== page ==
Originally created 07/06/97

Fast car and a little help gives Andretti first Winston Cup win



DAYTONA BEACH, Fla. - It was a risky move, and not because John Andretti didn't think his car was strong enough.

Running second with 13 laps to go in the Pepsi 400, Andretti needed someone to follow him when he tried to pass Mark Martin because of the draft required at superspeedways like Daytona International.

And the last time he was in this situation - nine weeks ago at Talladega - Andretti dropped out of the lead pack when no one went with him.

On Saturday, he got some help, winning his first Winston Cup race in 110 starts.

"I've been saying this team is the best, especially with restrictor plates," Andretti said. "Today, we came through."

Getting a boost from Bill Elliott, the 34-year-old nephew of Mario Andretti surged past Martin and then pulled away from Dale Earnhardt, Dale Jarrett and a six-car collision behind him.

"The biggest difference was Bill Elliott," Andretti said. "If he would have chosen Mark instead of me, that would have been the end of my race. I think he figured I had the faster car."

Andretti's spotter had cut a deal with Elliott, who was one lap behind the leaders. Go with Andretti by Martin, they agreed, and if a caution came out Andretti could help Elliott get back on the lead lap.

But based on his experience at Talladega, Andretti wasn't certain Elliott would go along.

"For us, it's so hard to trust anybody," Andretti said. "So many people end up working against you. It's hard to figure out whether somebody is actually going to help you."

The way Andretti dominated the race Saturday on the 21/2 -mile track, he might find more willing drafting partners in the future.

"I think John has gained a lot of respect after Talladega," said Cale Yarborough, who won eight Winston Cup races at Daytona but won for the first time Saturday as an owner. "I think that respect will be here to stay."

Andretti clearly had the best car on an overcast and muggy day, leading 113 of the 160 laps. But it was never easy.

First he had to get by Martin. And on the restart for the 160th lap that followed a four-lap caution, he had a pack of contenders primed to make a run, starting with Earnhardt's black Chevrolet.

"The black No. 3 came up," Andretti said of Earnhardt, whose 29 Daytona victories is by far the most. "There's a lot of things to worry about."

But Jarrett - a two-time winner of the Daytona 500 - had to pass Earnhardt to get at Andretti. And when his pursuers got side by side entering the first turn, they lost the effect of the draft.

"Dale Jarrett started racing Dale Earnhardt and I said, `Man, this is ours,"' Andretti said. "And then Terry Labonte came up. I'm glad this race is over with because I think he'd have gotten me in the next lap."

Labonte, the defending Winston Cup champion who started 35th, sneaked past Earnhardt on the third turn and finished second in a Chevy.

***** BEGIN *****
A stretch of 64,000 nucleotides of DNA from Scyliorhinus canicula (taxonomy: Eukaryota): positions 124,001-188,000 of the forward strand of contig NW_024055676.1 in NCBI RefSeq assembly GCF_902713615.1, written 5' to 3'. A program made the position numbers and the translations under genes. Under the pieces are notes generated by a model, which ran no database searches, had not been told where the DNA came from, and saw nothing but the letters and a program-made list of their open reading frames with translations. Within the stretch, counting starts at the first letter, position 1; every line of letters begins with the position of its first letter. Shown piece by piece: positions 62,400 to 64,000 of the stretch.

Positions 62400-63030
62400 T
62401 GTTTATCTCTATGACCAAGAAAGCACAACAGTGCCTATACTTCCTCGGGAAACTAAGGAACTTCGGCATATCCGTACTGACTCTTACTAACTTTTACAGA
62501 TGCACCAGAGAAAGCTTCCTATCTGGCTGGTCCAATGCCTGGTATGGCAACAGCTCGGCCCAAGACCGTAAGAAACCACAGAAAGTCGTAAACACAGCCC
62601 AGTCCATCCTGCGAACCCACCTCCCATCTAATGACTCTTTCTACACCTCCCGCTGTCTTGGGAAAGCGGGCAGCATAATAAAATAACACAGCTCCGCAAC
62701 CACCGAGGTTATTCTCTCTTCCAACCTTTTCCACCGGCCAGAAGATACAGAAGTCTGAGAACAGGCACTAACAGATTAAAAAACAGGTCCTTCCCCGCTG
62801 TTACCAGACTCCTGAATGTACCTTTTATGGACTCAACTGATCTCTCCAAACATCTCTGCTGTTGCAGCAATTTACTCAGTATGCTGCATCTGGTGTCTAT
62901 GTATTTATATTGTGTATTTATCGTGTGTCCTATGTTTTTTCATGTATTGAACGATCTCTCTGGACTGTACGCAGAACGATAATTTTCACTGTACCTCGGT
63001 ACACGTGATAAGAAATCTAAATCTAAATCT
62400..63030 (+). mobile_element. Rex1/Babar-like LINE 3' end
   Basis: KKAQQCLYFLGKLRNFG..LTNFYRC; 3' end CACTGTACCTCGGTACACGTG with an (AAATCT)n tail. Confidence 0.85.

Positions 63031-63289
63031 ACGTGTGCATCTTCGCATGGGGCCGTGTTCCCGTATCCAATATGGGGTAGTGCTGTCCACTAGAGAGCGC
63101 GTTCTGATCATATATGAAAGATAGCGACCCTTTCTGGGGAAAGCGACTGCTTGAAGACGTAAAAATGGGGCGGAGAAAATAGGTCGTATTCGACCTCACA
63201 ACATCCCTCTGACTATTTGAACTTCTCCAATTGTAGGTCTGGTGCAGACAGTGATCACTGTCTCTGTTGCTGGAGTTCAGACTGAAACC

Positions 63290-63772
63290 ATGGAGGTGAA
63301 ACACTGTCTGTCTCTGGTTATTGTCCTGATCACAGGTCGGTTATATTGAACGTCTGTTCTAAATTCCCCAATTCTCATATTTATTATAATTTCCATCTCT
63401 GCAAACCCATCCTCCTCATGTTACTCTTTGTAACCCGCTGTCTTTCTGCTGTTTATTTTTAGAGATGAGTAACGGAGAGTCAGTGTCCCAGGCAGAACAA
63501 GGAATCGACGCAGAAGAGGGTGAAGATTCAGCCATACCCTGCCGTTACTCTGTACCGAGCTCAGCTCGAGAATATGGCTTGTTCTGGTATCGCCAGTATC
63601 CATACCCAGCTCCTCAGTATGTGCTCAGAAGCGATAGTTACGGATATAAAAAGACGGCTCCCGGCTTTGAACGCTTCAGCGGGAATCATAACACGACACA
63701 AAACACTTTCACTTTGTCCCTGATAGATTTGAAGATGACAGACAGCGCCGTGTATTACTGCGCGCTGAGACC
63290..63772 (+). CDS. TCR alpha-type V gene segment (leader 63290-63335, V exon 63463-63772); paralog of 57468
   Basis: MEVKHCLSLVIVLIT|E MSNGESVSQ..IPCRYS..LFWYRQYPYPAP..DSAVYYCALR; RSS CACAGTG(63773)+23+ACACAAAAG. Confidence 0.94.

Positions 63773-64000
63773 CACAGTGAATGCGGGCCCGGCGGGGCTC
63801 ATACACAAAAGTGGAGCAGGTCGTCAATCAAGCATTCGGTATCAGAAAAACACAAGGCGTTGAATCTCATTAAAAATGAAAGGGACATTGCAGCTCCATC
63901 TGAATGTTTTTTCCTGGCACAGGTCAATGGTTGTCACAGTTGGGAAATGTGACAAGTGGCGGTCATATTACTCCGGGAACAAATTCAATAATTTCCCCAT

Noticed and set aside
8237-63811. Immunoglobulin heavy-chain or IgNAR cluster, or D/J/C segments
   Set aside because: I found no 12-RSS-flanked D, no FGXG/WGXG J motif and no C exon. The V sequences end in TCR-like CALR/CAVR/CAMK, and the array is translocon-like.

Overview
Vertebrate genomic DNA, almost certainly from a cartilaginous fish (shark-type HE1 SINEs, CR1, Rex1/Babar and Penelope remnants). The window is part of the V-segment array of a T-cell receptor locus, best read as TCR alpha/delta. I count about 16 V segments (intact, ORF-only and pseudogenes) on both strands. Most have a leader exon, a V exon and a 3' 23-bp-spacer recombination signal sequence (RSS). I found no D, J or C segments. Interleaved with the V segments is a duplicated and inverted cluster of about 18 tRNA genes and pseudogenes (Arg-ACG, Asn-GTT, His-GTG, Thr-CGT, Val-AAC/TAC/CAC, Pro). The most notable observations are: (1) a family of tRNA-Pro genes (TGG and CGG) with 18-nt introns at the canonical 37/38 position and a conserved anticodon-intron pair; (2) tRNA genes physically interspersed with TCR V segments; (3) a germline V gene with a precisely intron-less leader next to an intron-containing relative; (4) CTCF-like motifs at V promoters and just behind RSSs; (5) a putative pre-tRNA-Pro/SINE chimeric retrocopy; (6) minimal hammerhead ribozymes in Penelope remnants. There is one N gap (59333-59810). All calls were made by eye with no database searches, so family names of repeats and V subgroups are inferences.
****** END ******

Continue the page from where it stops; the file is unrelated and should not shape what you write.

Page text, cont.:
Defending race champion Sterling Marlin - who has three of his six career victories on the track - lost a lap earlier in the race after cutting a tire but managed to finish third in his Chevy.

Earnhardt was fourth, running his career-worst winless streak to 43 races.

"We thought the Daytona 500 got away from us and we thought Talladega got away from us," Andretti said. "Today, we had a car that was unbelievable."

Earnhardt agreed.

"We did all we could do," he said. "I think he was tough to pass. Everybody was sort of racing for second. He was too strong by himself."

Daytona and the 2.66-mile Talladega Superspeedway are the only tracks where teams must figure out restrictor plates - the devices used on carburetors to reduce speeds and create close competition.

Andretti averaged 157.791 mph in a race slowed four times by 16 laps of caution. There were 16 lead changes among 11 drivers.

Earnhardt led for only two laps. Still, he was a factor throughout and was in prime position until the final caution negated a full-speed dash for the finish.

Still, he and Jarrett had to try on the final lap. But their tactics not only allowed Andretti to drive away, but Labonte and Marlin to get by.

Jeff Gordon, looking for his eighth Winston Cup victory this year, bounced off the wall in the 126th lap. He avoided losing a lap, but wasn't a factor thereafter.

Martin, a two-time winner this year who was second in points behind Gordon, took a gamble by changing only two tires during a pit stop on the 109th lap. That enabled him to lead on the restart.

After another restart on the 130th lap, Andretti went three-wide into the second turn to pull behind Martin, then passed him seven laps later.

Andretti went low with Elliott through turn one, and the race was his to lose.

Martin still had a chance to catch Gordon in series standings, but he was in the thick of the six-car pileup approaching turn three on the final lap.

Martin wound up 27th, six positions behind Gordon, whose lead in the Winston Cup standings is 54 points over Labonte. Martin is third, 56 points back.

The victory was the ninth this year for a Ford. Aside from Gordon's seven, Chevrolet has been shut out.